Observed Activity Update: Monday, April 27

  • A spam campaign distributing Hancitor used a COVID-19-related lure impersonating a U.S.-based health insurance company and referencing the purchase of a protection plan. A previous Hancitor campaign identified in March 2020 used a similar tactic. Malicious URLs included in the malspam emails hosted Microsoft Excel 4.0 documents containing macros, which triggered the retrieval and execution of Hancitor. The final payloads were identified as Pony and CRE Stealer.
  • On April 21, 2020, CrowdStrike Intelligence detected a phishing kit likely targeting UK-based victims. The kit used a lure referencing COVID-19 and prompted the visitor to enter personally identifiable information (PII), as well as passport details, marital status, and employment status. This information could almost certainly be used to conduct additional phishing attacks or to perform fraudulent activity. 
  • CrowdStrike Intelligence has analyzed samples of the COVID-19-themed Master Boot Record (MBR) locker CoViper and determined it possesses no significant destructive capabilities. The malware had been publicly reported as targeting civilian infrastructure entities in the Czech Republic. 
  • Netwalker ransomware is developed and operated by the criminal adversary CIRCUS SPIDER. Netwalker ransomware has been actively used by criminal actors since September 2019; earlier names given to this ransomware family were Mailto, Koko, and KazKavKovKiz.  The use of COVID-19 lures and targeting entities in the healthcare sector indicate that the operators of Netwalker are taking advantage of the global pandemic in order to gain notoriety and increase their customer base.
  • CrowdStrike Intelligence has obtained a malicious macro-enabled Microsoft Word document themed with COVID-19 content that delivers a KonniFTP downloader to victim hosts. CrowdStrike attributes the Konni family of malware to VELVET CHOLLIMA with moderate confidence, and it is likely the described document originated from this adversary. VELVET CHOLLIMA frequently makes use of current events in its lure documents. While this activity does not represent a significant deviation from the threat actor’s previous tactics, techniques or procedures (TTPs), this latest effort highlights that this DPRK adversary remains active.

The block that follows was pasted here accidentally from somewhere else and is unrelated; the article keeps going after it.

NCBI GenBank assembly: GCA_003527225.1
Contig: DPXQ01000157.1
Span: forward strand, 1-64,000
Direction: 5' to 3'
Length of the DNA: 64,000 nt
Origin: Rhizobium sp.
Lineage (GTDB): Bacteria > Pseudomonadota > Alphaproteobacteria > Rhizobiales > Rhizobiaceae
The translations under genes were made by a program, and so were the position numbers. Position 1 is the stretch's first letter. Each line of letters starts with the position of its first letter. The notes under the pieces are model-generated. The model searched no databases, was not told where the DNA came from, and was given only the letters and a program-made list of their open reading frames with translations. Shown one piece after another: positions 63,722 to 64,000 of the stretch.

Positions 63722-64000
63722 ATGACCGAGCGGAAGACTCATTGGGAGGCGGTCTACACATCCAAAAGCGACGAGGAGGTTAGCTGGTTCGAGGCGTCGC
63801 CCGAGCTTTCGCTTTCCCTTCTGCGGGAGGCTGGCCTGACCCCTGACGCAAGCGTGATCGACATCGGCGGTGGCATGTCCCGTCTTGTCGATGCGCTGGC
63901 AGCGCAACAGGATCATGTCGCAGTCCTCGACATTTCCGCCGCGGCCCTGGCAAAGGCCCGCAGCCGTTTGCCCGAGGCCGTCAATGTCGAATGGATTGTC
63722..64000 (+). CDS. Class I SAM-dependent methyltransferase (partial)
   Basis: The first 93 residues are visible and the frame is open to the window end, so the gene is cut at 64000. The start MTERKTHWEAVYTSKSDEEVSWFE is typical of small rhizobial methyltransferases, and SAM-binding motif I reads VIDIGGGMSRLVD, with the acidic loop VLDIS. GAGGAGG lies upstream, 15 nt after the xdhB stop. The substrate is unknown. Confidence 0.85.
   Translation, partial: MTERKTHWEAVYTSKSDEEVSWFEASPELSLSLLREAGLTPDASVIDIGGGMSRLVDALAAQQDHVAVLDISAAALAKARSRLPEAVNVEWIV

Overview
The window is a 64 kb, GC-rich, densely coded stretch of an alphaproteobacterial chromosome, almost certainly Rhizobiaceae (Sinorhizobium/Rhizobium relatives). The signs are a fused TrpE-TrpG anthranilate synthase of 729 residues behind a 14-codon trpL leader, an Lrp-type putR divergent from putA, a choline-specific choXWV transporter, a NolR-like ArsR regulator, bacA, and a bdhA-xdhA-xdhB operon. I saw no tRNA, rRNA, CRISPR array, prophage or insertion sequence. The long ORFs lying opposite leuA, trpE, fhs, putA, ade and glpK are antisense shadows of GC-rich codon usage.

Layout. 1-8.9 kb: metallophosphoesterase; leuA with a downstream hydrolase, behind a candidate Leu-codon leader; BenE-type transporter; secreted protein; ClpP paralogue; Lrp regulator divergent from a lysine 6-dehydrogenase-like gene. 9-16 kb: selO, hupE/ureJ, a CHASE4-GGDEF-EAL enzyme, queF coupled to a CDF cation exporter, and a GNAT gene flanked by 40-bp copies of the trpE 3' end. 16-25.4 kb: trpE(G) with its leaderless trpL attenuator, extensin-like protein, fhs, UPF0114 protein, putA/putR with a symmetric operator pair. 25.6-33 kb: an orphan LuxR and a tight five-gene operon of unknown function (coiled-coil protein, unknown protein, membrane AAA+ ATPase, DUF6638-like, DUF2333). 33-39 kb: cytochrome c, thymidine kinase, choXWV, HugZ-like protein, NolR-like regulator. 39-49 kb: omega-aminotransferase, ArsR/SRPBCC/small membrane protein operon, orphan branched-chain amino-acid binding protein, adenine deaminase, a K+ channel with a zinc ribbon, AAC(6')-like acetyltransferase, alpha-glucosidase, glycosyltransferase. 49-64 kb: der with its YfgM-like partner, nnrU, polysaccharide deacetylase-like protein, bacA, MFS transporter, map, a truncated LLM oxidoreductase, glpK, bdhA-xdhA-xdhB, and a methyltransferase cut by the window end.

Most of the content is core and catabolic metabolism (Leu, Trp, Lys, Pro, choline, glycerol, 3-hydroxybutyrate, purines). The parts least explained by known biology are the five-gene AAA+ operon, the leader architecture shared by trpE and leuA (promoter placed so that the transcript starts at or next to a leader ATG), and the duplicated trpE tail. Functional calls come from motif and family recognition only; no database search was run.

Observed Activity Update: Monday, April 20

  • eCrime actors continue to use social engineering techniques and malicious documents referring to COVID-19. Impersonation of the World Health Organization (WHO) remains a popular social engineering technique in phishing campaigns. CrowdStrike Intelligence recently observed a new campaign that used a spoof sender address (WHO <eurohealthycities@who[.]int>). The emails delivered the “AgentTesla” information stealer using an exploit document known as “Virgo.” AgentTesla has been one of the most popular final payloads delivered by eCrime adversaries using COVID-19-related lures. WHO did not send these emails, please read this security alert [] for more information.
  • On April 14, 2020, CrowdStrike Intelligence observed a spam campaign distributing Hancitor using a COVID-19-themed lure and Microsoft Excel 4.0 macro documents. The emails purported to be an “invoice message” related to a recent purchase of a COVID-19 protection plan with a link providing additional details. While this is not the first time Hancitor operators have been observed using a COVID-19-themed lure, it is the first time Excel 4.0 macro documents have been used. Similar to past campaigns, Hancitor continues to download final payloads of Pony and CRE Stealer.